Yet, we recognize that happiness is also related to money, to a certain extent, in that people tend to be less joyous if they cannot meet their basic needs, even if they have happy moments. In contemporary American society, levels of joy seem to flatten out at around earnings of $75,000 per year; above that level, we don’t see increases in joy, even though most people believe they would be happier with more money (and would be willing to find out for themselves). Further, it is not simply a matter of earnings, but also one of economic inequality. Happiness, as well as other social indicators, tend to be higher in more equal societies, ceteris paribus, compared to more unequal societies, as Richard Wilkinson and Kate Pickett detail. Relatively deprived people are generally less happy.
Happiness seems to be related to money in another important and, perhaps, surprising way. Sharing and pro-social spending (i.e., giving money or buying something for another) tends to lead to more and lasting joy than not sharing and engaging in anti-social spending (i.e., keeping money or spending on oneself). Indeed, Sonja Lyubomirsky concludes that doing for others does best for oneself, in terms of both short-term happiness and long-term joy, or what some have called “enlightened self-interest.”
Joy may also be related to social connection, as classical sociologist Emile Durkheim suggests. Being in relationships, being a member of clubs, organizations, or movements, and feeling more connected to society can boost happiness, while the absence of these social connections can cause anomie, alienation, sadness, and depression, with a higher incidence of suicide. One’s status as a victim of racism, sexism, homophobia, or other forms of “maximum hate for minimal reason”, as Rabbi Abraham Joshua Heschel described it, can also affect levels of sorrow and joy. Creating in and out groups, as well as the discrimination based on those socially-constructed categories, is also inherently social as opposed to individual.
Engaging in the thoughts and behaviors that are more likely to lead to happiness and joy are also correlated, according to various studies, with lower levels of anxiety, depression, and stress, as well as better mental and physical health overall. Kindness and generosity toward others are more likely to lead to happiness and joy, which is then more likely to lead to more acts of kindness and generosity. This creates a causal cascade (often called a “virtuous circle” or a “positive feedback loop”) of attitudes and behaviors.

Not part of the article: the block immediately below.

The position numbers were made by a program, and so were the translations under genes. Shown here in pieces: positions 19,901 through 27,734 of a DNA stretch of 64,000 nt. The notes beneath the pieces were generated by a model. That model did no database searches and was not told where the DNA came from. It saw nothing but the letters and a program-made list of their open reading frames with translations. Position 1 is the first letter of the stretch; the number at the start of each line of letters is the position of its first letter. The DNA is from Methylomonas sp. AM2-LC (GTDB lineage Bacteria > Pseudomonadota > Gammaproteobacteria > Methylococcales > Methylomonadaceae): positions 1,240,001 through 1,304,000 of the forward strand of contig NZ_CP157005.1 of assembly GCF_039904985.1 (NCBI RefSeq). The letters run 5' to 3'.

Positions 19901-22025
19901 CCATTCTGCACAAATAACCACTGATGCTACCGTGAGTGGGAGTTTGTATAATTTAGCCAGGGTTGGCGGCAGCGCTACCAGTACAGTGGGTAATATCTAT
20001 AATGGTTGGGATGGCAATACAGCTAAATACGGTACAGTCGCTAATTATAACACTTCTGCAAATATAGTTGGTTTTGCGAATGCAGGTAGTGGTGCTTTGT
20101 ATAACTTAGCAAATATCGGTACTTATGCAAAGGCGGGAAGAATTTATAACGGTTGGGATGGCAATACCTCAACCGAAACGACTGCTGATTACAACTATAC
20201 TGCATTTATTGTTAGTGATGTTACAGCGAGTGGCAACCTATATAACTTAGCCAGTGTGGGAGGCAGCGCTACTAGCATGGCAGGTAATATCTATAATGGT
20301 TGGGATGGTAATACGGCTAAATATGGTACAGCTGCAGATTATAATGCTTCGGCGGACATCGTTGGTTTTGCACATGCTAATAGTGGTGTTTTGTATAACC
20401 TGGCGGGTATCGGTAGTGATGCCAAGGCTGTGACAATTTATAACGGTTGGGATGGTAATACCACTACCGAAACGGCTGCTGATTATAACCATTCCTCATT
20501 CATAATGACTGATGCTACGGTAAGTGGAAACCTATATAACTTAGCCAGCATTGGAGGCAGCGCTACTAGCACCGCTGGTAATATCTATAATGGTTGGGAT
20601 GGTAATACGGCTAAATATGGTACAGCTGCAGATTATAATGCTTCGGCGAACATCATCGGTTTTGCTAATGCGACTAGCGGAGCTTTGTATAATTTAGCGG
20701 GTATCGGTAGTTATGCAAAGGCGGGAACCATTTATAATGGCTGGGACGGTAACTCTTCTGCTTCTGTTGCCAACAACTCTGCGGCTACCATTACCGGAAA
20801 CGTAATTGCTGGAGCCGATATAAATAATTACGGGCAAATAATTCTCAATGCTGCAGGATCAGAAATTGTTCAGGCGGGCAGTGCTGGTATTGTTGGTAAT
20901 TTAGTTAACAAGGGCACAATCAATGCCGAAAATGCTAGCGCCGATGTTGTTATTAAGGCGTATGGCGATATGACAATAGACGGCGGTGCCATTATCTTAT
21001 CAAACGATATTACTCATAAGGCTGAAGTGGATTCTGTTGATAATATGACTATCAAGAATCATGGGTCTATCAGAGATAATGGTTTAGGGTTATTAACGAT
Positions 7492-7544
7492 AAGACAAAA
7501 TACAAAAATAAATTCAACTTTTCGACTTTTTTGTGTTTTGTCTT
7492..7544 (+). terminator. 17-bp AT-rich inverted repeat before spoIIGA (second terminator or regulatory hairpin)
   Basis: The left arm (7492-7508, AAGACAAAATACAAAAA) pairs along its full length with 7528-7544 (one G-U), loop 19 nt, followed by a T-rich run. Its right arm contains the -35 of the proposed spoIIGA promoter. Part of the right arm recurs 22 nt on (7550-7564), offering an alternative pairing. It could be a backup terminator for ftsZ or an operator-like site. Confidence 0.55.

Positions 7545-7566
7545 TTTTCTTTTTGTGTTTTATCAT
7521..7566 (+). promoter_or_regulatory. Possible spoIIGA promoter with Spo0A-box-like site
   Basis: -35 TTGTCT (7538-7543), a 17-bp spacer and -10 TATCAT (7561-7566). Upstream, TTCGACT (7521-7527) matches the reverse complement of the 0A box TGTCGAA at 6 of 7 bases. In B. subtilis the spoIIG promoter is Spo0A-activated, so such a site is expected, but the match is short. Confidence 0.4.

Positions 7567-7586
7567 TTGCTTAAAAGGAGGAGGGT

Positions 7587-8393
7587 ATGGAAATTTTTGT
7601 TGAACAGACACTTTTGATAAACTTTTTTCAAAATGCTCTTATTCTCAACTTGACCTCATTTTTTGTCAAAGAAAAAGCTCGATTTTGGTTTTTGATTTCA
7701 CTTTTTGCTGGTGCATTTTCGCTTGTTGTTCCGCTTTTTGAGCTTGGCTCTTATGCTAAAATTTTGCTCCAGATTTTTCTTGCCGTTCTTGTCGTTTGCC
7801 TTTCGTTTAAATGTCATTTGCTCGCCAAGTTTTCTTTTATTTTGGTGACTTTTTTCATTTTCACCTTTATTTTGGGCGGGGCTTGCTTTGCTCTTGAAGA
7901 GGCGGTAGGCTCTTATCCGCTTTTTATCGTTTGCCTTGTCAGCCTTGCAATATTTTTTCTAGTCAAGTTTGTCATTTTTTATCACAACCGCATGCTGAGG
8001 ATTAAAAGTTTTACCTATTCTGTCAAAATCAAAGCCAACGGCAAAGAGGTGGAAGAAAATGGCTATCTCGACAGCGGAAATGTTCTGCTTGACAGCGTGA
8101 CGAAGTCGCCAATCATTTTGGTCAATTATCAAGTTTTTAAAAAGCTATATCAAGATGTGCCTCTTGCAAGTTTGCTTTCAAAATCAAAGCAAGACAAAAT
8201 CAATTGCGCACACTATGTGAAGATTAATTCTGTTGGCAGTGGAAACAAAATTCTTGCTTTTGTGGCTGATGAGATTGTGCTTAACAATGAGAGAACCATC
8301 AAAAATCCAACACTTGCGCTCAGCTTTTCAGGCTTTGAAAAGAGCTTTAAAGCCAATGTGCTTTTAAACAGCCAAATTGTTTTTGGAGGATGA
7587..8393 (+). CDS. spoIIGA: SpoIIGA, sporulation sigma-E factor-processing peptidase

Further, many psychologists worry that “positive psychology has been too negative about negativity and too positive about positivity.” Happiness does not really have any meaning without sadness, and joy is unknown without sorrow. Similarly, we cannot conceptualize pro-social behavior if we do not experience and understand anti-social behavior. We therefore need to view our range of emotions more holistically. Additionally, one could have a certain level of happiness from sadness, derive some pleasure from unpleasant — even bad — experiences, which can make for a more holistic, more meaningful, more joyous life.
A trivial example might be not wanting to get caught in the rain, and never purposely choosing nor desiring that scenario. However, despite the wetness, coldness, hassle, inconvenience, need to change clothes, and so forth, there was a sense of adventure, challenge, fun, excitement, and camaraderie. And surprisingly, it was a good and enjoyable “bad” experience that you think of fondly, remember with a certain delight, and tell others about with excitement.
A more serious illustration involves death. For most people, facing the existential reality and inevitability of their own death is not a happy experience. Biologically, psychologically, and culturally, most of us have been conditioned to fear and avoid death. That carries over into our thinking. Discussions of death are not typically located in happiness studies and practices. Yet, recognizing that we are all going to die, just as we were all born, deeply and effectively grappling with and ultimately accepting the concept and actuality of inevitable death, as well as the cultural issues surrounding death, can make us, individually and collectively, less fearful, anxious, and depressed. Indeed, thoughts of death can make us feel more alive. Many Bhutanese Buddhists have taken this approach. Perhaps, paradoxically, properly focusing on death can make us more joyous, even if not necessarily happier in the moment.
Every person is an individual, but no person “is an island”, as John Donne meditatively mused four centuries ago. The late Senator Paul Wellstone (D-MN) said, simply enough, “We all do better when we all do better.” An obvious truism, yet too easily and too often ignored. As much as we are all individuals and may sometimes feel alone in society, we are all in it together and, as Martin Luther King, Jr. so eloquently and poignantly wrote from a Birmingham jail cell in 1963, “We are caught in an inescapable network of mutuality, tied in a single garment of destiny. Whatever affects one directly, affects all indirectly.” With respect to us being social — in addition to being individual — there is just no escape. For many of us, that’s a happy development and yet another reason to jump for joy!
Sonja Lyubomirsky. 2007. The How of Happiness: A New Approach to Getting the Life You Want. Penguin Press.
Richard Wilkinson and Kate Pickett. 2009. The Spirit Level: Why More Equal Societies Almost Always Do Better. Not Avail.